Summary from Goodreads:

Today is Leonard Peacock’s birthday. It is also the day he hides a gun in his backpack. Because today is the day he will kill his former best friend, and then himself, with his grandfather’s P-38 pistol.

But first he must say good-bye to the four people who matter most to him: his Humphrey Bogart–obsessed next-door neighbor, Walt; his classmate Baback, a violin virtuoso; Lauren, the Christian homeschooler he has a crush on; and Herr Silverman, who teaches the high school’s class on the Holocaust. Speaking to each in turn, Leonard slowly reveals his secrets as the hours tick by and the moment of truth approaches.

There seems to be something in the air that made me feel really sad lately (maybe it’s the hormones?). After reading Me Before You and After You, I picked up another sad book but at least Forgive Me, Leonard Peacock did not make me cry bucket of tears this time. It was still sad, though, the kind of sadness that makes you question why bad things happen to good people and why the world seems to be so fu**ed up no matter how hard you try.

Leonard Peacock (yes, that’s his real name. And yes, you can just imagine how someone feels having that name) is turning 18 and he wants to kill his (former) best friend and himself on his birthday — with a gun that his grandfather used to kill a Nazi soldier with. But first, he must give presents to the four people that matter in his life. What these presents are and why he wants to do the things he planned to do are gradually revealed as the story progresses.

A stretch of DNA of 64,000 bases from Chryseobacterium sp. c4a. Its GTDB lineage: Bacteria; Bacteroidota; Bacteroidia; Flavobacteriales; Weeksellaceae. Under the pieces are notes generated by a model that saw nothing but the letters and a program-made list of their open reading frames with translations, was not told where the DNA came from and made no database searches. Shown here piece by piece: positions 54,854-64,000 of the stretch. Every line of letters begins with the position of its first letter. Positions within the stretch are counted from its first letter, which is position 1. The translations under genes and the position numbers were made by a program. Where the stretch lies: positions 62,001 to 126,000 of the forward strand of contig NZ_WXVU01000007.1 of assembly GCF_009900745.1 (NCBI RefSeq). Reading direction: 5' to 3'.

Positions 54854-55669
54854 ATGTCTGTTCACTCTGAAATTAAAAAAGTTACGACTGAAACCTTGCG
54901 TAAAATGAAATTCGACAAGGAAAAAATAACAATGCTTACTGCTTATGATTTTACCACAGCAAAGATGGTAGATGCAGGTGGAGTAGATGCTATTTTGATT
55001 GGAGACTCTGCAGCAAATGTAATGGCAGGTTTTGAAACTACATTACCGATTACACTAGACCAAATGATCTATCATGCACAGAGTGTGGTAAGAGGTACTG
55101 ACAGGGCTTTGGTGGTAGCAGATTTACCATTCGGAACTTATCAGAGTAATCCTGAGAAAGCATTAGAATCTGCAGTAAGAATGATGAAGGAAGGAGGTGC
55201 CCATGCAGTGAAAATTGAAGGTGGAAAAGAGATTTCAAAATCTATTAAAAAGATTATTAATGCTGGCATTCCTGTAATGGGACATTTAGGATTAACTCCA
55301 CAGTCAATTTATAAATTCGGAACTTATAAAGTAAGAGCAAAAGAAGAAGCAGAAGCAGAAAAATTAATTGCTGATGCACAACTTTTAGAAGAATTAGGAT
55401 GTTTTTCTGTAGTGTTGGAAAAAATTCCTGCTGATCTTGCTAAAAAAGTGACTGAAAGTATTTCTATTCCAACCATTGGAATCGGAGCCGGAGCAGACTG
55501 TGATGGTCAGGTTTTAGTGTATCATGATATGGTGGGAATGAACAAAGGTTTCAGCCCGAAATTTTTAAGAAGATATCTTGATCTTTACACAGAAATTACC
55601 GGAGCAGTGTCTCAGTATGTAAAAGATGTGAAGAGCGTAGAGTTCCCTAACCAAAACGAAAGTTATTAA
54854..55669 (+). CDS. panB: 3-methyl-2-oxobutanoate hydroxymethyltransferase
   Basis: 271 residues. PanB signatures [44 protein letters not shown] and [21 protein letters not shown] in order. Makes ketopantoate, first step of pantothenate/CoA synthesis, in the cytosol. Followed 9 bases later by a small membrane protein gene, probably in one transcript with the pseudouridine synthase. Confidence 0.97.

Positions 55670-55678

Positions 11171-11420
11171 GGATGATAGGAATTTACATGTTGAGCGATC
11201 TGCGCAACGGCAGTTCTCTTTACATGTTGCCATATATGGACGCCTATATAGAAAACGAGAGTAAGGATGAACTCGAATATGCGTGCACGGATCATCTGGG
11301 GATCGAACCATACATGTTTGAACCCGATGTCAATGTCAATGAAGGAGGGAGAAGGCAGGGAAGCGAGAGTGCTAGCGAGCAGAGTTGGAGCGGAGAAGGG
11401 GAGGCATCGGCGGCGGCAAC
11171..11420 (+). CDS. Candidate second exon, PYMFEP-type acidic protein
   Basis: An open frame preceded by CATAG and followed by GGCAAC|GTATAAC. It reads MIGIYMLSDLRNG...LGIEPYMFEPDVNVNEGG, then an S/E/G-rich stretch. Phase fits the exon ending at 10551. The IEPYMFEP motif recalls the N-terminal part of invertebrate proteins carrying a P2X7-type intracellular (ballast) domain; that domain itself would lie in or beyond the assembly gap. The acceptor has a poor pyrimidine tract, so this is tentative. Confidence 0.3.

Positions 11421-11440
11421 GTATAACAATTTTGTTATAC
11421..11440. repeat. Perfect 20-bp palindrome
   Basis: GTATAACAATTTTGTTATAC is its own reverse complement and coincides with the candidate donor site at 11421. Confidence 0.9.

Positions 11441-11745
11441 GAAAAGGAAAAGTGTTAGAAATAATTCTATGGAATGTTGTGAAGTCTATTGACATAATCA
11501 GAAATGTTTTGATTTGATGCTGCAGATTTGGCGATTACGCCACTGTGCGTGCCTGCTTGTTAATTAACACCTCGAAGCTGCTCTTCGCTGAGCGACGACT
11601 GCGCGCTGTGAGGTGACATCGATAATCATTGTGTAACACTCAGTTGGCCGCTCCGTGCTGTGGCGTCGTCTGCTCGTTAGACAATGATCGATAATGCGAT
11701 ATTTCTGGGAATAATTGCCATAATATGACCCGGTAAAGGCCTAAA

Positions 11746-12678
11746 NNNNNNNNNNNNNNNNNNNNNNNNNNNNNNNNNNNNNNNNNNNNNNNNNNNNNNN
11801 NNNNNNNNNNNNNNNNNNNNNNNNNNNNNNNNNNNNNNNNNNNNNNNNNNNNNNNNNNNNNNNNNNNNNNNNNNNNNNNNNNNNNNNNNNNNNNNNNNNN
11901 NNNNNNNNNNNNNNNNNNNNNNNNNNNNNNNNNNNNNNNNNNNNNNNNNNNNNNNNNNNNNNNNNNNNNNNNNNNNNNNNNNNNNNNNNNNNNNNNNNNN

There is nothing funny about a guy who wants to shoot himself on his birthday. What could be the reason? And why would he want to kill his best friend? Forgive Me, Leonard Peacock is deeply emotional and troubling because it deals with relevant issues teens get to face every day. The first person narrative makes the story even more personal and intimate as I delved into Leonard’s thoughts and feelings about his mom, his dad, Asher, and all the other significant people in his life.

I was fascinated with the parts where there were letters sent from the future. They added more spice to the story and they also gave more substance to Leonard’s character. Reading the letters made me want for Leonard to hang on but discovering why he decided to put an end his life also made me understand his despair.

Forgive Me, Leonard Peacock is a book that bravely deals with ugly but relevant themes. The main character is someone I can easily identify with and through him, I became even more motivated to be the best parent I can be.


My Rating: 3.5/5 stars.
TFG Bingo 2016: Book With A Name In The Title

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